An Indigenous, three-year-old Vancouver Mural Festival installation project is being erected in Cathedral Square Park.
Blanketing the City has been a part of the Vancouver Mural Fest since 2018. Founded by celebrated weaver and graphic designer Debra Sparrow (ΘƏLIΧwƏLwƏT) of the xwməθkwəy̓ əm (Musqueam) Nation, the goal of the semi-permanent art installation project is to shed light on Indigenous peoples and their culture on their ancestral lands, as well as highlight the importance of Coast Salish weaving. In doing so, the project hopes to build a deeper understanding of Indigenous culture and boost visibility for xwməθkwəyəm, Sḵwxwú7mesh (Squamish), and səlilwətaɬ (Tsleil-Waututh) peoples.
This year, Sparrow has partnered with fellow master weavers Chief Janice George of Sḵwxwú7mesh Nation and Angela George of səlilwətaɬ Nation to design seven new landmark murals in Cathedral Square Park.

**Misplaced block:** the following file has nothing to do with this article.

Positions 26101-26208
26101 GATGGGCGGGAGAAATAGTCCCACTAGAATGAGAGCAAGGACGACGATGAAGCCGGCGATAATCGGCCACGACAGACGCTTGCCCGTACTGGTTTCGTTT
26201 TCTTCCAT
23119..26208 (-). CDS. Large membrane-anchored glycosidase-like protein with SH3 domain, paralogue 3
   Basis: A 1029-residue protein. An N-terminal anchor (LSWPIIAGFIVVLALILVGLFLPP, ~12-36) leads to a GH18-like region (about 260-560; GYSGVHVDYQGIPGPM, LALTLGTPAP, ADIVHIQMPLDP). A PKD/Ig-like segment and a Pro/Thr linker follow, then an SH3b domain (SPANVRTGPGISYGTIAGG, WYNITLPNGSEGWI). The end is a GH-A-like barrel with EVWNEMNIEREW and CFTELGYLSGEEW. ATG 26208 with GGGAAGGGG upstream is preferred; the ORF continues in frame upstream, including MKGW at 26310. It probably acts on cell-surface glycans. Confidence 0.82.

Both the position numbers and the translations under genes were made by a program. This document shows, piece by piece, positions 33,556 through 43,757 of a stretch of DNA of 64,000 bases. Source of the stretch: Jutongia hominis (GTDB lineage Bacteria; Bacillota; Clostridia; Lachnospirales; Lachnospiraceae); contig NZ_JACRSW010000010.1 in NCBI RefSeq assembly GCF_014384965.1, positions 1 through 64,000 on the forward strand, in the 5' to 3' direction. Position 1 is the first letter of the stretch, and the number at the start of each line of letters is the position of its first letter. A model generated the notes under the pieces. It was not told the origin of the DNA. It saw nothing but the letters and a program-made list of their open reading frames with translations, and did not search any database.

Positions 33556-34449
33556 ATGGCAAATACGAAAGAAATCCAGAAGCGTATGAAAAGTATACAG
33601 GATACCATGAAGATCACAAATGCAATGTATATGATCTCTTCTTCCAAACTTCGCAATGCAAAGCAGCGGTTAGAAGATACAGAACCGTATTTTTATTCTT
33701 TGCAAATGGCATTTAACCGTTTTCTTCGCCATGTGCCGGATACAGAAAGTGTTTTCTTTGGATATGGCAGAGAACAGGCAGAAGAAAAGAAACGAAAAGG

“There’s a beautiful saying ‘without a vision, people perish’,” Sparrow said in a news release for the mural announcement. “Our vision was [uprooted] by history and yet it didn’t fully disappear, but we brought that vision back because this is a vision of not only our ancestors but a vision of our people today.... This is about how we tell the story of the Musqueam, Squamish, and Tsleil-waututh.”
The Blanketing the City project has been showcased through semi-permanent installations on the Granville Street Bridge, the Biltmore Hotel, the Canada Line Vancouver City Station, and other Vancouver landmarks in previous years.